Interim uses proposed for Mueller

City staff members are working on a proposal to allow short-term interim uses for the former Robert Mueller Airpor t site. Members of the Robert Mueller Municipal Airport’s Plan Implementation Advisory Commission began review of that proposal Tuesday night.

The city’s general policy has been to disallow private interim uses at the former airport site until a general developer was on board and at the table for discussions. But with the Master Developer Agreement signed between Catellus and the city—and a need to come up with maintenance and operations funding for the property—the terms are now on the table again.

It doesn’t hurt that Cirque du Soleil was such a success in Austin. The use of the property for the popular high-profile touring show softened neighbors’ attitudes about interim uses.

Planner Pam Hefner distributed a draft of proposed criteria for interim uses at the RMMA meeting this week. According to the document, the goal is that the interim use “will benefit the City of Austin and will not unnecessarily interfere with neighborhoods surrounding RMMA or with long-term redevelopment/reuse of the site.”

Maintaining the Mueller property is expensive, especially to the cash-strapped city. Hefner told the commission that $2 million had been set aside from Aviation funds to provide upkeep on the Mueller property, and that the city had gone through those funds “rather quickly.”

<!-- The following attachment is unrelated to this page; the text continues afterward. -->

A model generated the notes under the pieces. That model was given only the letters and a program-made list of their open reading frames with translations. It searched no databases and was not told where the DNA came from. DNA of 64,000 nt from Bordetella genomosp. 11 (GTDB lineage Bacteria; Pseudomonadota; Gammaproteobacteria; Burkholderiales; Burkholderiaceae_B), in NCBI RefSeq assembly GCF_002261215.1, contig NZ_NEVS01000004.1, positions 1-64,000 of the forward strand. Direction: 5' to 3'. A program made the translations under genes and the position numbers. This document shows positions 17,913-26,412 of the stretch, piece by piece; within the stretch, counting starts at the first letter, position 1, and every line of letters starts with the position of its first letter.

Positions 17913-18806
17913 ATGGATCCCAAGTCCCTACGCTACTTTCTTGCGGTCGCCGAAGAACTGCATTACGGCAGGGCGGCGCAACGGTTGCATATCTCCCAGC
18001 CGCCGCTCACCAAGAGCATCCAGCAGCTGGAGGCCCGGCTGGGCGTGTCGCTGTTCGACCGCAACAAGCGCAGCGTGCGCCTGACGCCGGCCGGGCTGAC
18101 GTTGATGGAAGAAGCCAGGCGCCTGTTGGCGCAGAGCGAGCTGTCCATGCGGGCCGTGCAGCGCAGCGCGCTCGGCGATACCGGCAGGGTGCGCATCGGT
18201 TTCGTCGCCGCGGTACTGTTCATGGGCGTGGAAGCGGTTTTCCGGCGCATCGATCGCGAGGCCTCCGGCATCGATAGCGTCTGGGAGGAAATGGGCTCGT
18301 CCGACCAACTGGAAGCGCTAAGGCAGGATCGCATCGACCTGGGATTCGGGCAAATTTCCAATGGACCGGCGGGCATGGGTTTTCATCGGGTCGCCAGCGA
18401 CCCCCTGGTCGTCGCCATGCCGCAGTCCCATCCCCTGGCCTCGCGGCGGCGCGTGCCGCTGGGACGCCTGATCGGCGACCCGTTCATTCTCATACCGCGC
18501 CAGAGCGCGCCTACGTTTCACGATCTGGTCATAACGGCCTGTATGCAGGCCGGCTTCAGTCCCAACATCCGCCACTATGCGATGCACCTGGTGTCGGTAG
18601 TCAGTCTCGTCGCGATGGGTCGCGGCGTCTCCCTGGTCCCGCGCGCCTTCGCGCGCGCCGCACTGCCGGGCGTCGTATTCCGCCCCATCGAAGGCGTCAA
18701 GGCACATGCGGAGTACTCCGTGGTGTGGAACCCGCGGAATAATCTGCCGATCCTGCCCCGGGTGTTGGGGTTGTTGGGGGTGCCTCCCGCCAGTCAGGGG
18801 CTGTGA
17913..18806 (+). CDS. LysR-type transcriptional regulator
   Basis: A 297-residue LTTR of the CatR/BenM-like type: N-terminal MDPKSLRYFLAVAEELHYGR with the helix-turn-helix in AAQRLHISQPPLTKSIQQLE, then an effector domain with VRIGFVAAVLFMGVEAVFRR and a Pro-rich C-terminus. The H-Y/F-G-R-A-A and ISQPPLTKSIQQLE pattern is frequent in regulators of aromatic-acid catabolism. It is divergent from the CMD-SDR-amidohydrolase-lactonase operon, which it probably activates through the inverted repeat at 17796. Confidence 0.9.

Redevelopment of the 700-acre property has a 15-year rollout, so it’s not impossible to consider some short-term interim uses, especially when they can defray maintenance and operation costs on the site. Hefner told the advisory committee she had been approached by a number of non-profits, asking about potential short-term uses.

Under the proposed guidelines, any funds generated by interim uses would go toward maintenance and operations at the Mueller site. Requests would be considered on a case-by-case basis. Interim uses would not detract from the site and cannot delay the construction of roads or the phasing of the long-term plans for Mueller. Impact to surrounding neighborhoods would have to be minimal. And the interim user would be obligated to remove or demolish anything it brought to the site.

The advisory commission’s biggest concern is squatters. Commissioner Donna Carter wanted assurance that any contracts would clearly state the purpose was interim and define the notice the city would have to give to any tenant to vacate the property. Six months might be reasonable. Two years might not.

Chair Jim Walker said the inability to remove a tenant—in his words, “get them off the site with a crowbar”—was the original fear of the committee. While the Austin Film Society was an interim use that became permanent, others might not be so welcome. Commissioners fear such tenants might apply political pressure to Council.

Carter told her colleagues she didn’t want to sound like Scrooge, but interim uses might mean a time when the city was forced to say no to a very good cause like the Red Cross. Asking the Red Cross, or any other non-profit, to leave the property would be tough business. “You may not be able to say ‘no’ without sounding like the bad guy,” Carter said.